Once settled into the 2-hour train journey from York to London, I had a convenient blog session to hand.
It occurred to me that I was leaving the most northern point of my travels and steadily would move south: first to London, then to Dublin–so a slight deviation of northern-bound travel, admittedly–but then south, again, going back to London, and then definitively southern bound by flying to Texas.
I remember studying the U.K.’s north-south divide in geography classes at school, over fifteen years ago, and still today’s news reports the presence of and implications of the divide.
After two years in the U.S., I was more conscious during this trip home of the ingrained prejudices in British society that mean my clothes and most significantly my accent pigeon-hole me into a particular role in other peoples’ eyes, regardless of how close that role mirrors the reality of my everyday existence.
This occurs all across the world, but the British peoples remain the keenest practitioners of embracing class distinctions, and it cuts both ways across class divisions. I find it exceedingly boring. Life is too short and busy enough.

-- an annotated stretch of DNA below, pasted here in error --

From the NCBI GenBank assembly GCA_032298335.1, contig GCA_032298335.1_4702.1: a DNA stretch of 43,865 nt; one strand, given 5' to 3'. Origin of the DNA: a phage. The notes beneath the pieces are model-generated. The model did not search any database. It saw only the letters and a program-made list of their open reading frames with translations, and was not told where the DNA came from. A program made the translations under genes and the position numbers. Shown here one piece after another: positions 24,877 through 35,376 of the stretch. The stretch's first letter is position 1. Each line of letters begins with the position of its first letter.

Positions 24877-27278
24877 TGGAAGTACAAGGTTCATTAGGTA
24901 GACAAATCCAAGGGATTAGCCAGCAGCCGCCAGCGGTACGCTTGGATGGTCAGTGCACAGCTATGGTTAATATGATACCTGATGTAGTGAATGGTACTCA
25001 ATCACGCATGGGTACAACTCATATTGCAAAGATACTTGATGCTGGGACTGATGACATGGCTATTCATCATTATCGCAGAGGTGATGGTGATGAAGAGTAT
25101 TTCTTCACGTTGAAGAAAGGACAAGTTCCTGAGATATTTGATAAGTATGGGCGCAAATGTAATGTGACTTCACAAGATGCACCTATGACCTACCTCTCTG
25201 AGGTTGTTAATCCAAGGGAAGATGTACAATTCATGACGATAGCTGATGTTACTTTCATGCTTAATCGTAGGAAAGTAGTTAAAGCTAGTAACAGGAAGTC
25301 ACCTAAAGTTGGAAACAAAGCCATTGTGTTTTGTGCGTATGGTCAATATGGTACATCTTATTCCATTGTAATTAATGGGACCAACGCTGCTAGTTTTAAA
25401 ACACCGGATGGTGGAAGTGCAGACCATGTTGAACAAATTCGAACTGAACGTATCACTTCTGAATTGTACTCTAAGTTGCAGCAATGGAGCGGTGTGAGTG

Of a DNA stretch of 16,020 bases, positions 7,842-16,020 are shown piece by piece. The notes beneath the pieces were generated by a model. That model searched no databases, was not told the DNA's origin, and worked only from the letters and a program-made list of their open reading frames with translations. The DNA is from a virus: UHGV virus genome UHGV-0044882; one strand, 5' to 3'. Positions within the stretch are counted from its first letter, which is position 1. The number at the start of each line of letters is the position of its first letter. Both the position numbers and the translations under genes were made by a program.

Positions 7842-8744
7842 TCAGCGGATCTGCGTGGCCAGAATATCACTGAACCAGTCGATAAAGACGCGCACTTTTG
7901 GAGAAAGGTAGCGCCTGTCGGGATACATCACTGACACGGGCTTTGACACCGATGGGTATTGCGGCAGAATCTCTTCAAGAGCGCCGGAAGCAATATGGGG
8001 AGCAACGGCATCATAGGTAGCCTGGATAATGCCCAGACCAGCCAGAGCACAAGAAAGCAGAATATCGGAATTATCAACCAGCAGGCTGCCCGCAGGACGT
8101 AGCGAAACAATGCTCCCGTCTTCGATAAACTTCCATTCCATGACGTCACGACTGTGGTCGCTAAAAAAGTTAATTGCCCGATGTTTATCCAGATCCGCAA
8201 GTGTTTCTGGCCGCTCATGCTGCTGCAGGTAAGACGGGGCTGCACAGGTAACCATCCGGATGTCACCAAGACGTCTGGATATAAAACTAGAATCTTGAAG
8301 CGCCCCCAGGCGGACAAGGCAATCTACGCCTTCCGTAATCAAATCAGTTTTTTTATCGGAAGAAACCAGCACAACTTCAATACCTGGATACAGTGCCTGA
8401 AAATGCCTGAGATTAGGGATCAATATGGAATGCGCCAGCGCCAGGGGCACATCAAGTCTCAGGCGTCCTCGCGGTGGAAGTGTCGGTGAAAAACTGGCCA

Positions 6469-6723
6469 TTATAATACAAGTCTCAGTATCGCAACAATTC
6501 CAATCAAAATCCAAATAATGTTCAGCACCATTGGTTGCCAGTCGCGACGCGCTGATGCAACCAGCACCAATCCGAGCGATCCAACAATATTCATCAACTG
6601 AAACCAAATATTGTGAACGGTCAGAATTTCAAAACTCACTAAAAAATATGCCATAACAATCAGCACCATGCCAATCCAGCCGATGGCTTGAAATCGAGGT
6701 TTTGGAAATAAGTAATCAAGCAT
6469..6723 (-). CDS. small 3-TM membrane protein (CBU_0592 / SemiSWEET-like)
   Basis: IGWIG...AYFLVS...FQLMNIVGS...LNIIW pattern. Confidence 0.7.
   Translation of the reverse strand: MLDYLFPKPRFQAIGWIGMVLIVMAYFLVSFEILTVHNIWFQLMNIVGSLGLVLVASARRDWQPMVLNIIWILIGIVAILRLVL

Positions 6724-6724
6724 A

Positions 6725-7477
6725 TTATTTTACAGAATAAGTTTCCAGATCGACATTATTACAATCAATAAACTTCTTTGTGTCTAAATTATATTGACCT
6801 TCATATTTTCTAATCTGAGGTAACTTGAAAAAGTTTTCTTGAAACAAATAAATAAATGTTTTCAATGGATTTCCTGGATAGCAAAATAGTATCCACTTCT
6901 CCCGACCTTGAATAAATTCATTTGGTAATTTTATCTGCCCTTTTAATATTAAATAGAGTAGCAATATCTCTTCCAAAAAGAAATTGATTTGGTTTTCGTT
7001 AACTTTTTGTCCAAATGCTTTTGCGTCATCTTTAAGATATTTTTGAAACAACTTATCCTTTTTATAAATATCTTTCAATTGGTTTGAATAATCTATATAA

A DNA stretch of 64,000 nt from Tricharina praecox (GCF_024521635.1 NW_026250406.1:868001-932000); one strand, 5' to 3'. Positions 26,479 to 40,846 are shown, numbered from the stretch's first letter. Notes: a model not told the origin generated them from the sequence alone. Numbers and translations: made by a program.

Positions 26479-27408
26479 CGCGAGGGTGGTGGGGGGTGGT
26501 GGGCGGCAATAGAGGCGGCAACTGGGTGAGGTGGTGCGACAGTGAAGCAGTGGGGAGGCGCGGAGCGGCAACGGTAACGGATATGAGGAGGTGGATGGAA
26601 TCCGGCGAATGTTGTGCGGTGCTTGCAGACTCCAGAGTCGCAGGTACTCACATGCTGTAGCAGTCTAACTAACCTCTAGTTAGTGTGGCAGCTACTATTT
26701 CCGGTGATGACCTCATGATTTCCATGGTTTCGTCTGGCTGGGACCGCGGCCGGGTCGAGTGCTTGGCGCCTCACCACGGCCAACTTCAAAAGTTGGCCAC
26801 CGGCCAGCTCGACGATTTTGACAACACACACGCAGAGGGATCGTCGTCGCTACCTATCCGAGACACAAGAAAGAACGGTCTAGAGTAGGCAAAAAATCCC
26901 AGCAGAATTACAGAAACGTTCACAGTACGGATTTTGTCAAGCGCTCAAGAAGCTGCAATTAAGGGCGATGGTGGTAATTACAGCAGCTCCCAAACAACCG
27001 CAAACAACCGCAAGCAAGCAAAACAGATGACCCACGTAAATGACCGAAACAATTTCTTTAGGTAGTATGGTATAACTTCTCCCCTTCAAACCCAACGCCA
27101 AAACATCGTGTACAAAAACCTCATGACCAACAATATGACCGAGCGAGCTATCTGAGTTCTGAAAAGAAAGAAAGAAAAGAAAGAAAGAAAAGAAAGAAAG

So I’m looking forward to returning to America, where my accent marks me out as being from some other land, clearly, but where most people couldn’t give a hoot about it.
George Orwell wrote with searing candor about class distinctions in “The Road to Wigan Pier.” He points out how we all need to look inward:
“For to get outside the class-racket I have got to suppress not merely my private snobbishness, but most of my other tastes and prejudices as well. I have got to alter myself so completely that at the end I should hardly be recognizable as the same person. I have got to alter myself so completely that at the end I should hardly be recognizable as the same person. What is involved is not merely the amelioration of working-class conditions, nor an avoidance of the more stupid form of snobbery, but a complete abandonment of the upper-class and middle-class attitude to life.”
Better get myself off to Texas, then.